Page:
Thursday, December 4, 2008

Who Benefits from a Big Three Bailout?

Cui bono? Who benefits from the proposed bailout of the Big Three auto companies? That’s the first thing you have to ask yourself when you’re considering whether you want Congress to hand over your cash to GM, Chrysler-Cerberus, and Ford.

The second question to ask is this one: “Is this truly an emergency for the car companies or not?”

With regard to the latter, it can’t be an emergency and a non-emergency at the same time. If it truly is an emergency, then why shouldn’t Congress let the Big Three spend the 25 Billion dollars already loaned to the car companies to meet the emergency crisis? After all, it’s a matter of priorities. The idea that $25 billion dollars be earmarked strictly for the development of alternative fuel vehicles is stupid if there is no company to produce them. Equally absurd is the notion that the car makers wouldn’t produce green vehicles unless the government and the taxpayers cough up the cash. The car companies will produce the vehicles that people want. If people want alternative fuel vehicles and are willing to pay for them, then the car companies will make them. The idea that government largesse is such a big stimulant to creativity and productivity is egomaniacal and delusional.

Using the $25 billion already provided to the car companies to sustain them in tough economic times is the smart thing to do. Indeed, there could be only one reason for not doing so. That reason would be that it is not an emergency at all and that a bailout is being contemplated by some in Congress for other reasons. Cui bono?

The UAW benefits from a buyout, certainly, as do members of congress who support it. Barack Obama benefits hugely from a Big Three bailout because it guarantees votes in the next election. Nanny Pelosi and Oil Can Harry benefit because it locks in the blue states which can be relied upon to activate the political machinery necessary to political power.

But does the taxpayer who must cough up the money benefit? What if the car companies are the bottomless pit and can’t stand on their own no matter how much money is provided to them? The public is being frightened into believing that the crisis is so aggravated that it cannot be ameliorated except by mortgaging the future at unsustainable rates. The politicians would have you believe there is no penalty on the other end. The public is being told that they can “buy” their way out of an economic crisis if only they borrow and spend with government debt securities purchases globally. But isn’t that kind of thinking what got us in the mess in the first place? Borrow and spend. Leverage as much as you can. Think big! Why buy a tiny little shoebox house when we can show you how you can afford a castle?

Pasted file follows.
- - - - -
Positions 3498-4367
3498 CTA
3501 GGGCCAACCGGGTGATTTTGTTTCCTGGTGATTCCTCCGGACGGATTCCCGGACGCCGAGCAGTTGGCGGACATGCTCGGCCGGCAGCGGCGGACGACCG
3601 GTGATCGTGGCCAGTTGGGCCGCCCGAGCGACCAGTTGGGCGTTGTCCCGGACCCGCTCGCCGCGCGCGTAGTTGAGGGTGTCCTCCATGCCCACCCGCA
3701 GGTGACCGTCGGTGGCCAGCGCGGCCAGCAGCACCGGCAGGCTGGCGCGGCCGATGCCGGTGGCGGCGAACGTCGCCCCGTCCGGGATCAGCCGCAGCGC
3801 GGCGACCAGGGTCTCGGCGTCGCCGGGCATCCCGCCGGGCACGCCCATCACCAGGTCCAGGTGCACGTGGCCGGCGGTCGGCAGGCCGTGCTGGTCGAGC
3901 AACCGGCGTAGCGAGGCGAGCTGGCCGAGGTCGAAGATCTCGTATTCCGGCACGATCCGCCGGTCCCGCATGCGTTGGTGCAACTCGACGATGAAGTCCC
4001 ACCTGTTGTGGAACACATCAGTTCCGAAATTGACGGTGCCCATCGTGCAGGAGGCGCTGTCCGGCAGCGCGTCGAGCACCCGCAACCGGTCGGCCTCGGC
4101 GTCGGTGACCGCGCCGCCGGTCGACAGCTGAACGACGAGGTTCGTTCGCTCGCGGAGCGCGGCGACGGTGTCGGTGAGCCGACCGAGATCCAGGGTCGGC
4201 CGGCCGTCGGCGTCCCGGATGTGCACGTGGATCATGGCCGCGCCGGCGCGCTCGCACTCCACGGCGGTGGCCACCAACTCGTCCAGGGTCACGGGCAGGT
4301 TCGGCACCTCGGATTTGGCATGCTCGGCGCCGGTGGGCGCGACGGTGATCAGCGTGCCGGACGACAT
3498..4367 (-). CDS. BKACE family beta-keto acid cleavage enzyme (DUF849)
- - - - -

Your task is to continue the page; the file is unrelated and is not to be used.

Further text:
Who benefits? Cui bono? Americans may not understand the mechanical underpinnings of their complex economies but they should not allow themselves to be brainwashed by “superior intellects” who haven’t managed to solve the problem except by spending more money. It doesn’t take an MBA from the Sloan School of Management at MIT to figure that out.

Don’t get the impression that I am some Luddite skinflint who won’t spend a penny on good faith efforts to help Americans in a time of need. I agreed with the Bernanke-Paulsen warning of “systemic risk” even though it was only later that I found out about root causes. I found out most of the root causes are in the Congress of the U.S. and the concept of “root causes” is synonymous with the names of Jamie Gorelick, Frank Raines, Barney Frank, Chris Dodd, Nanny Pelosi and a host of other major and minor players in this shadow play of Screw the Taxpayers and Look Good While Doing It.

If the chumps who are otherwise known as taxpayers have learned one thing, it is that they can say “no.” That doesn’t mean that “no” is always right, but it certainly means that they are not rubber stamping the ever expanding chorus of “yes” they are hearing from the Great Panderers in Congress.

I love American cars and we own two of them. I wonder if the most ardent advocates of an auto company bailout are driving American cars. I would love to see the American car companies expand on the cars and trucks that have been such great successes and slice away at the greedy excesses of the UAW bureaucracy.

And Congress should announce they’ve got the message that “no” means “no” without the taxpayers having to show the results of the rape kit.

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